Sometimes I feel like a typecast actor. When my first book, “Mustang by Design,” came out last fall, I was super proud. It was like a parent birthing a baby. And in many ways that book is still my baby. My second book, which is on the history of the Ford F-Series truck, comes out in February 2020 (both books are available on Amazon and at major booksellers). So now I feel like I’m the “Ford book” guy. It’s merely coincidental. Don’t get me wrong, I’m not apologizing nor am I trying to skirt the fact that I’ve written two books on the history of Ford’s two most iconic vehicles. So what’s with all the shameless self-promoting, you might ask?
This week, I’m reviewing the 2019 Ford Mustang. It’s a familiar friend. And Ford lent me this Mustang to drive to a book-signing event at Gale Halderman’s museum. You probably know Gale, topic of “Mustang by Design,” but he’s the Tipp City resident who designed the original Mustang. He still hosts many car show events at his impressive Tipp City museum. So off to Gale’s I went for his largest car show of the year.
Ford hooked me up with a spiffy Orange Fury Mustang. It still has many exterior features that harken back to the classic Mustang of the 1960s, the one Gale designed. I’m a sucker for those pony cars, for sure. But these new Mustangs are gorgeous with their modern looks and aggressive styling. Much of this modern Mustang still bears a striking resemblance to Gale’s original. The side scoop is still there. The long hood and short deck? Still there. The gorgeous three-slash tail lights that are symbolic of most Mustangs? Still there. All that made me feel special to drive this to Gale’s and that car show. And certainly the bold orange paint made it stand out amongst some all-time classic Mustangs. It even met with Gale’s approval; he loved the color and the look.
It might sound like a travesty to have a four-cylinder muscle car, but my tester’s 2.3-liter Ecoboosted engine actually makes more power than the legendary K-Code Mustang of the ’60s with its V8. My tester’s fuel-efficient four-cylinder made 310 horsepower. It didn’t drive like some puny four-banger – rather, it drove as you expect a Mustang to drive. With some tuning there was even enough engine noise to add to the exhilaration. The 10-speed automatic transmission was fantastic. While the purists may want the manual, which is an option, this 10-speed tranny did an efficient, amazing job of shifting at just the right time. It made this Mustang feel even quicker than it probably was.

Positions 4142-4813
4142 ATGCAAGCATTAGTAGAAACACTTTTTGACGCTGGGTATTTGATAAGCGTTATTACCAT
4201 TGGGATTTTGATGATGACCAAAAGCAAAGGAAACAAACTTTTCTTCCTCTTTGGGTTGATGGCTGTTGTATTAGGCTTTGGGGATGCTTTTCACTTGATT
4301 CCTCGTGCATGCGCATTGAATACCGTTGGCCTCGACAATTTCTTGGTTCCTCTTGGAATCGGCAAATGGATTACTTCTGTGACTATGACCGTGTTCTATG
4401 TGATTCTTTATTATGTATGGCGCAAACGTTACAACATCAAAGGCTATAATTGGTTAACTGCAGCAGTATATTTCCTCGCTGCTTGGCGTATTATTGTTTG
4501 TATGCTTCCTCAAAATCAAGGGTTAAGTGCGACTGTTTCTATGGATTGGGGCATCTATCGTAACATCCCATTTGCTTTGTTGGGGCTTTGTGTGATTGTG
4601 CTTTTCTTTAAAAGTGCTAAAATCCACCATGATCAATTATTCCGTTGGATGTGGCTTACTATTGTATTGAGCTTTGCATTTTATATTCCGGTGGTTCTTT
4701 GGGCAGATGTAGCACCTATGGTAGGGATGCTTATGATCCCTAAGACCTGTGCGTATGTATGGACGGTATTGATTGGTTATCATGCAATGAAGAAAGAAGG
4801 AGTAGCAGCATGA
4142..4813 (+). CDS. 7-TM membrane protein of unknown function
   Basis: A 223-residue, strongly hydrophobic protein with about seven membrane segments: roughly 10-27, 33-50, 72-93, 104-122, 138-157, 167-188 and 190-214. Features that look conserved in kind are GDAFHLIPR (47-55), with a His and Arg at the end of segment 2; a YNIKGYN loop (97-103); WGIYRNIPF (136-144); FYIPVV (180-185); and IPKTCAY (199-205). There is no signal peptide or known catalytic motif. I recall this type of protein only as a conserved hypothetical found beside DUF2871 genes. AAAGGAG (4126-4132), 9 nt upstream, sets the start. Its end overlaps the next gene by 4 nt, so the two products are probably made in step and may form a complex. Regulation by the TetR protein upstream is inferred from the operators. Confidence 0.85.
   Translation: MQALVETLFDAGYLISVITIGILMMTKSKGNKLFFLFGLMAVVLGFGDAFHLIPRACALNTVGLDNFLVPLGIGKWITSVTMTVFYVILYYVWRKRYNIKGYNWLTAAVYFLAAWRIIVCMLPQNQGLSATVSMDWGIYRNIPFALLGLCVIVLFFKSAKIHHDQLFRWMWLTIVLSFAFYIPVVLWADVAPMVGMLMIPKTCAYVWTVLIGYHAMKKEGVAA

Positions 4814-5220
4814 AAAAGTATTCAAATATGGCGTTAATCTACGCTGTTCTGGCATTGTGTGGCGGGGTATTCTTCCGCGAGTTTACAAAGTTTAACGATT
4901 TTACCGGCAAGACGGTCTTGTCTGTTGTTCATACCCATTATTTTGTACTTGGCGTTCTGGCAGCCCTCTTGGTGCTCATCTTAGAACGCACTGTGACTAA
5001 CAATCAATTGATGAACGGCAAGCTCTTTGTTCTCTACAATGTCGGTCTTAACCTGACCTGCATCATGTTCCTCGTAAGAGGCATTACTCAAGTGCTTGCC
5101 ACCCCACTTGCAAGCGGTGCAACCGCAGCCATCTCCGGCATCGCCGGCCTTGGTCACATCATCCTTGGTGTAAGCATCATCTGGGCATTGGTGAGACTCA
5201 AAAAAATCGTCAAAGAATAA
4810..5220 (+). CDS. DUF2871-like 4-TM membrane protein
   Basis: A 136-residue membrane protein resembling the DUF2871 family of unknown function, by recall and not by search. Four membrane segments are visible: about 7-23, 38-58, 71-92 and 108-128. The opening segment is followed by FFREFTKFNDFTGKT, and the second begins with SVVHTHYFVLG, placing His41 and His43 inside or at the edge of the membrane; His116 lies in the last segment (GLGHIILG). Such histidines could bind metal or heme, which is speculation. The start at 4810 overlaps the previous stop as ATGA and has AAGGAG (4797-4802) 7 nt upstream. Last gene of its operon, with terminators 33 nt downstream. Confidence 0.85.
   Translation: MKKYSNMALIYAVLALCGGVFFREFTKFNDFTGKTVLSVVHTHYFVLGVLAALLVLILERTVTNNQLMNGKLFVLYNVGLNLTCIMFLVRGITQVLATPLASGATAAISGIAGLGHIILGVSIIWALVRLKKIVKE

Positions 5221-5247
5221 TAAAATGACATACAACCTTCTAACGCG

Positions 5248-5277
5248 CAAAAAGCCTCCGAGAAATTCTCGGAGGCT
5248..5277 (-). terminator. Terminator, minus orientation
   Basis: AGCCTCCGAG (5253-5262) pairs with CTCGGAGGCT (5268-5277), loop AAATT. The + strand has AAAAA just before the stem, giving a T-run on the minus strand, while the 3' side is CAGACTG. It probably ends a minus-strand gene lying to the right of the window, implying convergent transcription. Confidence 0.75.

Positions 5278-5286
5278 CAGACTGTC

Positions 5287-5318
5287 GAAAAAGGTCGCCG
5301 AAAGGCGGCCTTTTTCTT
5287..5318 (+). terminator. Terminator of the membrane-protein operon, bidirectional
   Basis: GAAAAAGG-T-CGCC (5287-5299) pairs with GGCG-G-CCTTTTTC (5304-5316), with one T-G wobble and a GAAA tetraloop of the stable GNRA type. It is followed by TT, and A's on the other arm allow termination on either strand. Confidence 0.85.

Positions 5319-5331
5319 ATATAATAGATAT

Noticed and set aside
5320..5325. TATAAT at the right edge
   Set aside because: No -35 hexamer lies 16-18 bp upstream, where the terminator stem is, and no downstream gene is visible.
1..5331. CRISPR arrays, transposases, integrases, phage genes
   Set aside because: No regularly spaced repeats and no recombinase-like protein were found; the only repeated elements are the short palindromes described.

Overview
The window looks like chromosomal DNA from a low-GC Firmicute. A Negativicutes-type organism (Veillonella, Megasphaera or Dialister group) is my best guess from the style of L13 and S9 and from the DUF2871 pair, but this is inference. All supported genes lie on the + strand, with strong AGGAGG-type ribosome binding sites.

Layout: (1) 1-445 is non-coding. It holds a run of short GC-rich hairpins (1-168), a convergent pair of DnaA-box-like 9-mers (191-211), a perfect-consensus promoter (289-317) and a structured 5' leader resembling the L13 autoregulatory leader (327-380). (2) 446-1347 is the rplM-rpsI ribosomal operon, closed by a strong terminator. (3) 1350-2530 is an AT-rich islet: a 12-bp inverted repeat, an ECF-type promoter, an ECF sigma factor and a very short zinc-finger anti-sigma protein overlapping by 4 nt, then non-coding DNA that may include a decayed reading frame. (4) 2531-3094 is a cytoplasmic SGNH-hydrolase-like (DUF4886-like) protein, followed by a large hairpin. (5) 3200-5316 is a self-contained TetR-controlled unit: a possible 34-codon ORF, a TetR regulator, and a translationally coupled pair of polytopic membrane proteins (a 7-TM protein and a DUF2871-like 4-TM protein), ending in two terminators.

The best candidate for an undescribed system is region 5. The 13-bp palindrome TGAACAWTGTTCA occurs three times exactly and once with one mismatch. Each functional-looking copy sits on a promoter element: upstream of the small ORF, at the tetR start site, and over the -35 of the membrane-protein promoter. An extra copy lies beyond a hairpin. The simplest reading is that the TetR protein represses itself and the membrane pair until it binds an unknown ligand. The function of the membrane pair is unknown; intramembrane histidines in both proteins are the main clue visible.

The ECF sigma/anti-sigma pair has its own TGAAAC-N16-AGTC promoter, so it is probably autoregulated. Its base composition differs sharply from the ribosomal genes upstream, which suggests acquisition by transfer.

When Lee Iacocca asked Henry Ford II for approval of the original Mustang, Ford demanded more rear legroom in the 1964 ½ Mustang. Iacocca and Gale conceded and added a small amount. It’s funny how some things haven’t changed. Today’s Mustang still could use more rear legroom, but really doesn’t need it. This two-door coupe is not meant for four passengers (2+2), even if it’s rated for that many.
Ford’s updated Sync system works great. It’s one of my favorite systems with all the new improvements. For those who had the older Sync system, the Sync 3 is vastly improved. The infotainment system is intuitive and mates well with iPhones or Androids through Apple CarPlay and Android Auto.
The racing-style seats are angled well with the car’s dimensions, offering a nice view of the road and comfortable arm height. The seats are supportive, but don’t squeeze you on the sides, as some other seats can.
Can you imagine a muscle car that gets more than 30 miles per gallon? That’s what the Ecoboost Mustang does, and it’s one big reason why it’s so popular. My tester had an EPA rating of 21 mpg/city and 32 mpg/highway. I drove this Mustang with a heavy foot (the way all Mustangs should be driven) and I still averaged nearly 27 mpg.
Base price of my tester was a surprisingly affordable $30,860. With options like the 10-speed transmission, the bold exterior paint and the black accent paint package, and my tester had a final MSRP of $37,440. All these options made the Mustang better, so that would be added value to consider.
If I am typecast as a writer, I can live with being attached to the Mustang (and to Ford, for that matter). On the Mount Rushmore of American automobiles, the Ford Mustang is chiseled in stone, without question. My week in this Orange Fury Mustang, signing books with Gale Halderman, meeting plenty of Ford and Mustang enthusiasts, made it feel as though I made a memorable, modern-day trip to that historic mountain.
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